I expect a similar situation in energy in South East Europe. At some stage governments will run out of options other than to implement EU legislation and co-operate with their neighbours. They will also realize that a model that each member state tries to export electricity to neighbours will not work. Exports need to be matched by imports. EU money will flow at the moment that there is a real need for new grids and pipelines. It will not flow as long as projects are driven by motivations other than real demand or security of supply.

How long it will take for member states to reach this situation is hard to say and will also depend on the different member states. I see some changes in Romania. There may be some in Greece. This could make a difference for the region.


What would be the results from the COP21 meeting in Paris? Renewables, nuclear energy and other sectors have high expectations for growth until 2030 and forward – who will be the winners and losers in this process?

Paris certainly was a success if you measure it against expectations. Materially however not much has changed. Global reduction pledges continue to be insufficient to reduce GHG emissions to a level to make the globe a safe place. The next 5 to 10 years only will tell. What Paris has achieved was to create a framework which might allow for this, if counties so want. For the EU this means that the political atmosphere to discuss climate change policy has improved and this can make a difference in the future. For the time being I do not expect much change in the EU. There is no need to change track in the EU.

Depending on the member states, there will be different solutions; some favour renewables, others nuclear. All do energy efficiency. My recommendation for SEE countries would be to pursue no-regret policies such as improving energy efficiency, building a moderate amount of renewables in the good locations, etc. I understand however that politicians are more interested in adding further supply for reasons, which are well known.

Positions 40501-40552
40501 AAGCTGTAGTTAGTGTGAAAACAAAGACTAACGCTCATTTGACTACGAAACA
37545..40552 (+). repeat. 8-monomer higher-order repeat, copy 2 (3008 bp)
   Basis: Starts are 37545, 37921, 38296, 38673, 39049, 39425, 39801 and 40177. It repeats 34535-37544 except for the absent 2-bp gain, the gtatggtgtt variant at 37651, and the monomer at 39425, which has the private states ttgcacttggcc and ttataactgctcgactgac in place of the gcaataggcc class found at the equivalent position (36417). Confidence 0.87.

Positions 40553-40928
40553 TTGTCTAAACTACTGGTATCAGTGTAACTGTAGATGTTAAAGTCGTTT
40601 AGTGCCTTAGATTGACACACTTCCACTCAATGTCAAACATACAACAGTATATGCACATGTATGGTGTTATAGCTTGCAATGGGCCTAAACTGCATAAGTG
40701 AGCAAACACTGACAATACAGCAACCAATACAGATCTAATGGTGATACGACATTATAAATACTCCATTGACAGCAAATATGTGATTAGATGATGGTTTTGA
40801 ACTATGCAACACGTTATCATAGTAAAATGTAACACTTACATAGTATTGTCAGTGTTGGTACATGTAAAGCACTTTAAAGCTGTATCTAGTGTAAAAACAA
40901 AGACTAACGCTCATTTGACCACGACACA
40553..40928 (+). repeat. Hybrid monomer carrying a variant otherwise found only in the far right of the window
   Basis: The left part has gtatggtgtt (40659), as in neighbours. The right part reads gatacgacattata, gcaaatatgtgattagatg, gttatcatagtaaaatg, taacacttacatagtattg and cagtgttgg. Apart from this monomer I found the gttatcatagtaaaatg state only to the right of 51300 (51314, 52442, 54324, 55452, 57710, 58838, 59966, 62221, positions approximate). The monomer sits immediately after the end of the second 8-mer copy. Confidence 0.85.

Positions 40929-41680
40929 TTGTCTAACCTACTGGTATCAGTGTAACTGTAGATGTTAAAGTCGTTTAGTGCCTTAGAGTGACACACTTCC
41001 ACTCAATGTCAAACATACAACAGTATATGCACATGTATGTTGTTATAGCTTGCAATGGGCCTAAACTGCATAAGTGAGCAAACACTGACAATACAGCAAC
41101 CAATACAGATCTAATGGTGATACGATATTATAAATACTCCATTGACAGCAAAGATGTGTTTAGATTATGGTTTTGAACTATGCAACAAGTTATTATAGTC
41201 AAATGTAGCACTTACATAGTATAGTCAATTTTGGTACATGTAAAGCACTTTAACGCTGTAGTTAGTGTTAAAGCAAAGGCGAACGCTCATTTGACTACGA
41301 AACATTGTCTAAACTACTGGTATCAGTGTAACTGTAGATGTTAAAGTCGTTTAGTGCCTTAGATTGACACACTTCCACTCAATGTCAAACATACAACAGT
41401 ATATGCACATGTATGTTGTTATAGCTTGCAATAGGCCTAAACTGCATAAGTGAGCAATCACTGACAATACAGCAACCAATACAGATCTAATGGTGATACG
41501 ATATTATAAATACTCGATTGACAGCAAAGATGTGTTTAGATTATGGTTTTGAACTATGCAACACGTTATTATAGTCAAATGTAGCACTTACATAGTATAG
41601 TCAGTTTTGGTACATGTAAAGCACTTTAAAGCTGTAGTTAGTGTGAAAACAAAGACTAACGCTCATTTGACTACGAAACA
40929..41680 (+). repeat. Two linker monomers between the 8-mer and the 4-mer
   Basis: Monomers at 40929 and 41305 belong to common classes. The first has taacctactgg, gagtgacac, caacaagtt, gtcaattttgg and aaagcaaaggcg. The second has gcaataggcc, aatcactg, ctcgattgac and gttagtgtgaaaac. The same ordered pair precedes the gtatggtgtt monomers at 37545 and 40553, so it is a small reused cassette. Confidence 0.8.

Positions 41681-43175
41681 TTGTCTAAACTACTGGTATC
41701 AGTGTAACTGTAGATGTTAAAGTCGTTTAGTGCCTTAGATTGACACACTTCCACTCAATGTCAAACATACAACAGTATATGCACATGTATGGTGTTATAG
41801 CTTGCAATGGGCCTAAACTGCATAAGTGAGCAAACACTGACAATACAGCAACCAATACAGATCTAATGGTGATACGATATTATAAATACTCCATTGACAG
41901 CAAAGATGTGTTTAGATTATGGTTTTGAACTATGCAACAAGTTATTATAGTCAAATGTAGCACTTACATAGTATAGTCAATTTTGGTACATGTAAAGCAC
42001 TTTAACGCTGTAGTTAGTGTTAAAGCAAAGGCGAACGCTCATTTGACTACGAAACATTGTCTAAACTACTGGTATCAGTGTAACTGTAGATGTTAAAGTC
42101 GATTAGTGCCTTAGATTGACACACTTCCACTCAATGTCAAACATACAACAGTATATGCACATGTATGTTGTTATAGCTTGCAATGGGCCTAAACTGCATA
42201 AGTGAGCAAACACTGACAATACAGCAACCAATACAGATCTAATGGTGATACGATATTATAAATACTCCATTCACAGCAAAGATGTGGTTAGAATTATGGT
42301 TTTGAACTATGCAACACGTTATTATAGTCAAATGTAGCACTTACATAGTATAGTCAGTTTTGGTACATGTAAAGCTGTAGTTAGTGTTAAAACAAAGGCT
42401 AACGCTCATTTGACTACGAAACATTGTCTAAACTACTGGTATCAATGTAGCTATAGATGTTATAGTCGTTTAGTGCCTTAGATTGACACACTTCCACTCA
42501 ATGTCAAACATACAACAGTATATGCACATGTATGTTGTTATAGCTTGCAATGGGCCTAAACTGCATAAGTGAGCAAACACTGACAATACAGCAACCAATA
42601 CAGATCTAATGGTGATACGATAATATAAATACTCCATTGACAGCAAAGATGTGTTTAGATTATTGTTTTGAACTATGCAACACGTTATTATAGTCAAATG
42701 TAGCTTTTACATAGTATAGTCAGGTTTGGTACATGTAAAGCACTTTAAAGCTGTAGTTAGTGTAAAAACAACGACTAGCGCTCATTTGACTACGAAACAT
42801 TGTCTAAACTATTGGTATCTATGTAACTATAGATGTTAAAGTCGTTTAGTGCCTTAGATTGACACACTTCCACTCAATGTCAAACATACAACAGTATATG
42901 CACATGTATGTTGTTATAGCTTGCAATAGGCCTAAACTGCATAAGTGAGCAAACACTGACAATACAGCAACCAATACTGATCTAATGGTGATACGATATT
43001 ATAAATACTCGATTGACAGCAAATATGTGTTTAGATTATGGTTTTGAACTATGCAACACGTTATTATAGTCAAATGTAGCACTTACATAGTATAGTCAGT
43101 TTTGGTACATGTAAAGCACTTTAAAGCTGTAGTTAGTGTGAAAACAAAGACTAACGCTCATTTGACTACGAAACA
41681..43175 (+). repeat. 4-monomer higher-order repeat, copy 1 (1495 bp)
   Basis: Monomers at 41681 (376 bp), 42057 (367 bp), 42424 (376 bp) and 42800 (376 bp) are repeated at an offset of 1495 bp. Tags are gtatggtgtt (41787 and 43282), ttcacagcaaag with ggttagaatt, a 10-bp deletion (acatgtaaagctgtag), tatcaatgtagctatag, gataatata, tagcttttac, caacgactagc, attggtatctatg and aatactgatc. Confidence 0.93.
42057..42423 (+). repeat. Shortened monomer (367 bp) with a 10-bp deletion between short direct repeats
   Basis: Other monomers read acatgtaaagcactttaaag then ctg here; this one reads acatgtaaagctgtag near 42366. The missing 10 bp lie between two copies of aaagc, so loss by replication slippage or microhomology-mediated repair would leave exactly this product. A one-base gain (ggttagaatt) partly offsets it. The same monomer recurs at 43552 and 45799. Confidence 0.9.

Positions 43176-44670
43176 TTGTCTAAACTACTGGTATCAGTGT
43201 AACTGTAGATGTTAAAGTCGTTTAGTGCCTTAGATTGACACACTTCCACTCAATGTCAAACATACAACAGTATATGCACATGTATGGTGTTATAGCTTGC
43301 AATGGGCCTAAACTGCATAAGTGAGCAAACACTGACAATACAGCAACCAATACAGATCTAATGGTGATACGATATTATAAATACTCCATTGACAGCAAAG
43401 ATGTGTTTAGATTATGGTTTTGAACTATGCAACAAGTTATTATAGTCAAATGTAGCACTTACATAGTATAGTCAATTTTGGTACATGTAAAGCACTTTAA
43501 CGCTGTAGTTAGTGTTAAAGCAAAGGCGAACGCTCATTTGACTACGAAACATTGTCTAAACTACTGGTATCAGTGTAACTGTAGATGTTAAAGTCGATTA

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Christian Egenhofer is Director of Energy Climate House, a newly established think-tank, within the Centre for European Policy Studies (CEPS), dedicated entirely to energy and climate issues. From 2000 to 2015 he has been Associate Senior Research Fellow and Head of the Energy and Climate unit at CEPS in Brussels.

He is Visiting Professor at the College of Europe in Bruges and Natolin/Warsaw, Paris School of International Affairs (PSIA) at SciencesPo, Paris and Guido Carli LUISS University in Rome, where he teaches courses on energy and climate policies and regulation. Previously, Christian Egenhofer was teaching in the MBA Programme at the Solvay Business School at the Université Libre de Bruxelles (2003-2008) and MGIMO in Moscow (2013-14). From 1997 to 2010, he held a part-time position as Senior Research Fellow at the Centre for Energy, Petroleum and Mineral Law and Policy at the University of Dundee in Scotland/UK.

From 1994 to 2000, he was Director and owner of IMPACT, a consulting group focusing on EU affairs with clients from the EU institutions, business and NGOs. He had a first spell at CEPS as assistant to the head of the EU business policy unit (from 1989 to 1994) and started his career as a trainee at the Ministry of the Interior in Baden-Württemberg (Germany) from 1986 to 1989.

Christian Egenhofer holds a Master's degree in Administration from the University of Konstanz as well as a Public Law degree.

He has published 8 books on climate change, energy and issues on European integration in addition to more than 100 reports, articles and book chapters. He is lead author of “Ever Changing Union – An introduction to the history, institutions and decision-making processes of the European Union”, arguably the “shortest textbook on the EU”, which has been published in its second edition.